And yet another site sprung from the Incubator of Awesomeness:
Download The Universe is a review site for science ebooks and apps. And when you look at the list of contributors, you will immediately rush to make room on your shelves… but, wait, you don’t have to! Just a few more electrons here, a few synapses there. Awesome. But I think I said that already…Read More
Hier zwei schÃ¶ne Projekte, die sich mit Kommunikationsproblemen zwischen Arzt und Patient befassen:
washabich.de ist eine Online Portal, auf dem (fortgeschrittene) Medizinstudenten medizinische Befunde in eine verstÃ¤ndliche Sprache Ã¼bersetzen. Einfache Idee, aber ziemlich clever, und offensichtlich so gefragt, dass die “Ãœbersetzer” schon ein Wartezimmer einrichten mussten.
Und bei solchen Befunden braucht man das auch:
In der flÃ¼ssigkeitssensitiven Sequenz Nachweis eines ausgeprÃ¤gten KnochenmarkÃ¶dems an der ventralen Zirkumferenz des Humeruskopfes. Auch an der dorsalen Zirkumferenz des Glenoids deutliches KnochenmarkÃ¶dem mit blutiger Imbibierung der angrenzenden Muskelmanschette.
MediBabble ist eine App, die bei der Ãœbersetzung von Symptomen ins Englische helfen soll:
a free, professional-grade medical translation tool. MediBabble is a robust history-taking and examination application designed to improve the safety, efficiency, and overall quality of care for non-English speaking patients.
In dieser schlichten App steckt eine Menge Arbeit und Knowhow. Die Fragen und Ãœbersetzungen kommen nicht einfach aus dem Computer, sondern wurden von Fachleuten so praxisnah wie mÃ¶glich zusammengestellt:
Patient safety is topmost among our concerns and is the reason we created MediBabble in the first place. All of the phrases included in MediBabble were written and reviewed by a panel of physicians, translated from English by professional medical translators, and then vetted and recorded by hospital-based medical interpreters. Every single phrase in our database has been closely reviewed by at least two medically-trained native speakers for accuracy, cultural appropriateness, and accessibility to patients of varying levels of education and health literacy.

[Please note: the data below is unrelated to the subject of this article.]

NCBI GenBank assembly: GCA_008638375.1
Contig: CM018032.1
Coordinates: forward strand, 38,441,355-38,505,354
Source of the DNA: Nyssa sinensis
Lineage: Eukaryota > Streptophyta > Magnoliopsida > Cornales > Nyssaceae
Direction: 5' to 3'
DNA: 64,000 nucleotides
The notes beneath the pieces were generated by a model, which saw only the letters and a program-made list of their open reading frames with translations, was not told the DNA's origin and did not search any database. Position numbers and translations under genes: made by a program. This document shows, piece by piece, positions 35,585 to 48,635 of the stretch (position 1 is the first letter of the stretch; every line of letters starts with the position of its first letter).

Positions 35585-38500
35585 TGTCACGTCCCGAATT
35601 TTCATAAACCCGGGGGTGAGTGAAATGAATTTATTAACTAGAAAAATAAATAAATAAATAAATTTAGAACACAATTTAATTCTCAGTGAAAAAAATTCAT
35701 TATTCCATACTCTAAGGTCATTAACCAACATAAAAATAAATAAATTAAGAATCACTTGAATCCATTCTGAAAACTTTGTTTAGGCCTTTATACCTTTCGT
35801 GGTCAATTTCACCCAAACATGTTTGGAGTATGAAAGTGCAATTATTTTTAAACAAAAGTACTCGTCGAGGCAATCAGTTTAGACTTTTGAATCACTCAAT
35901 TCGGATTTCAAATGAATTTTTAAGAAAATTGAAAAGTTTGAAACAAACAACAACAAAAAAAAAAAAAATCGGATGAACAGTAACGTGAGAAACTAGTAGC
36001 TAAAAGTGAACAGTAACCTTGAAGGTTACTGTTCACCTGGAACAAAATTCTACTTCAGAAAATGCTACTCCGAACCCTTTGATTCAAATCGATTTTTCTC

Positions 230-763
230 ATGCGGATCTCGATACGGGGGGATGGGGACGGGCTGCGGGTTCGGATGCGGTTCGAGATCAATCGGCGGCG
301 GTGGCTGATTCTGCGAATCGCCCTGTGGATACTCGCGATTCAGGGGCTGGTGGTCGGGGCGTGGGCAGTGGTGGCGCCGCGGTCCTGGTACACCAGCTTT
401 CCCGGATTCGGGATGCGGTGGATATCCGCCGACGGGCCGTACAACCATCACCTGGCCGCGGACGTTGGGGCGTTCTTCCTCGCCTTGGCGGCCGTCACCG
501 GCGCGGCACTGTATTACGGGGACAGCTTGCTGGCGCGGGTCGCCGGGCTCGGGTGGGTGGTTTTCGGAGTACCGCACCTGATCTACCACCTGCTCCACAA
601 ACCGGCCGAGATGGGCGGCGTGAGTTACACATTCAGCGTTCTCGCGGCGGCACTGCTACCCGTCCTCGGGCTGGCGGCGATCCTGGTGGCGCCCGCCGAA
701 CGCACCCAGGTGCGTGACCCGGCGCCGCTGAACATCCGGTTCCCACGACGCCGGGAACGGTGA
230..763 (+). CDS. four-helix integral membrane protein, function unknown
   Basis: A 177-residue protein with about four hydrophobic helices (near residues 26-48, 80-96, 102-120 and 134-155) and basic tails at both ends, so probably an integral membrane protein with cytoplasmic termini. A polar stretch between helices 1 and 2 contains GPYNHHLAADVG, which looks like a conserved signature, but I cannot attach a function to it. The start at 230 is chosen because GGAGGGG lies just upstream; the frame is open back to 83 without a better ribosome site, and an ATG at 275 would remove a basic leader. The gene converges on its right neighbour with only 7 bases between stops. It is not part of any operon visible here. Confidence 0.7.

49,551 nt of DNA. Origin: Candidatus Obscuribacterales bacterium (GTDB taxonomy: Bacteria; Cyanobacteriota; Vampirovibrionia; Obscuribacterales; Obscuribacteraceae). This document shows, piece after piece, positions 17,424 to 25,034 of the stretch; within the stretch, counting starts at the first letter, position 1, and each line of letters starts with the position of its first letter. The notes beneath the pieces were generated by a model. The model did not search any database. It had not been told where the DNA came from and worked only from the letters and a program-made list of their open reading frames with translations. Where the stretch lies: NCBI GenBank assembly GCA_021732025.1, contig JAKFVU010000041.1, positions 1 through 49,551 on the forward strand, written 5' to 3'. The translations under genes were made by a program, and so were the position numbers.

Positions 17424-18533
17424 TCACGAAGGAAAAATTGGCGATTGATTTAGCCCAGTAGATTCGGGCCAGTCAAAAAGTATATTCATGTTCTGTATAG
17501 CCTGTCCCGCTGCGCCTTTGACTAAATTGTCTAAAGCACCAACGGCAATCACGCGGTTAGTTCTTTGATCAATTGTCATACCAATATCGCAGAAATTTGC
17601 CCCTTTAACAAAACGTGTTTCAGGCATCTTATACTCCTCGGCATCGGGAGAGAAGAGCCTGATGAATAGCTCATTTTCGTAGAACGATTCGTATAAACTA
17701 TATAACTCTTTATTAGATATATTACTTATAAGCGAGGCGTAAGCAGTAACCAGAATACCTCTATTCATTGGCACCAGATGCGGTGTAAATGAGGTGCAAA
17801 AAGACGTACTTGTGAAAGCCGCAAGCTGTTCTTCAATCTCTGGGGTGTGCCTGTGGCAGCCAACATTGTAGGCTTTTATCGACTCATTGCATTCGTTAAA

The New York Public Library has put some of its treasures online and made an iPad app on the 1939-40 World’s Fair Collection:
Enter the World of Tomorrow through one of the Library’s richest and most heavily used archival collections: the official corporate records of the 1939â€“40 New York World’s Fair. The Fair â€” like the Library â€” has something for everyone, from technological innovation and classical music, to pop culture and a world dealing with the crises of war and economic hardship. This website and the free Biblion iPad app take you all but literally into the Library’s legendary stacks, opening up hidden parts of the collections and the myriad storylines they hold and preserve. Experience documents, images, films, audio, and essays directly from the collections â€” and explore not only what the Fair teaches us about the past, but also the future…
One of the films is this one: a 1940’s view on robots and cars (and women, in a way…)
Great specialFX from 6:14!!Read More
Clearly, Ada Lovelace is one of the most remarkable women in science. And this comic by Sydney Padua is one of the most delightful accounts of her life I have come across so far (now also available as free iPad-app):
It was originally drawn for Ada Lovelace Day, an event that…
Â …aims to raise the profile of women in science, technology, engineering and maths by encouraging people around the world to talk about the women whose work they admire. This international day of celebration helps people learn about the achievements of women in STEM, inspiring others and creating new role models for young and old alike.
The inspiration for Ada Lovelace Day came fromÂ psychologist Penelope Lockwood, who carried out a study which found that women need to see female role models more than men need to see male role models. “Outstanding women can function as inspirational examples of success,” she said, “illustrating the kinds of achievements that are possible for women around them. They demonstrate that it is possible to overcome traditional gender barriers, indicating to other women that high levels of success are indeed attainable.”
For more on Ada I recommend Janet Stemwedel’s post at Doing Good Science on Ada Lovelace and the Luddites, where – after making many other interesting connections – she writes on the activity of programming:
That this activity got its start with the technically minded daughter of the romantic poet who defended the Luddites somehow strikes me as exactly right.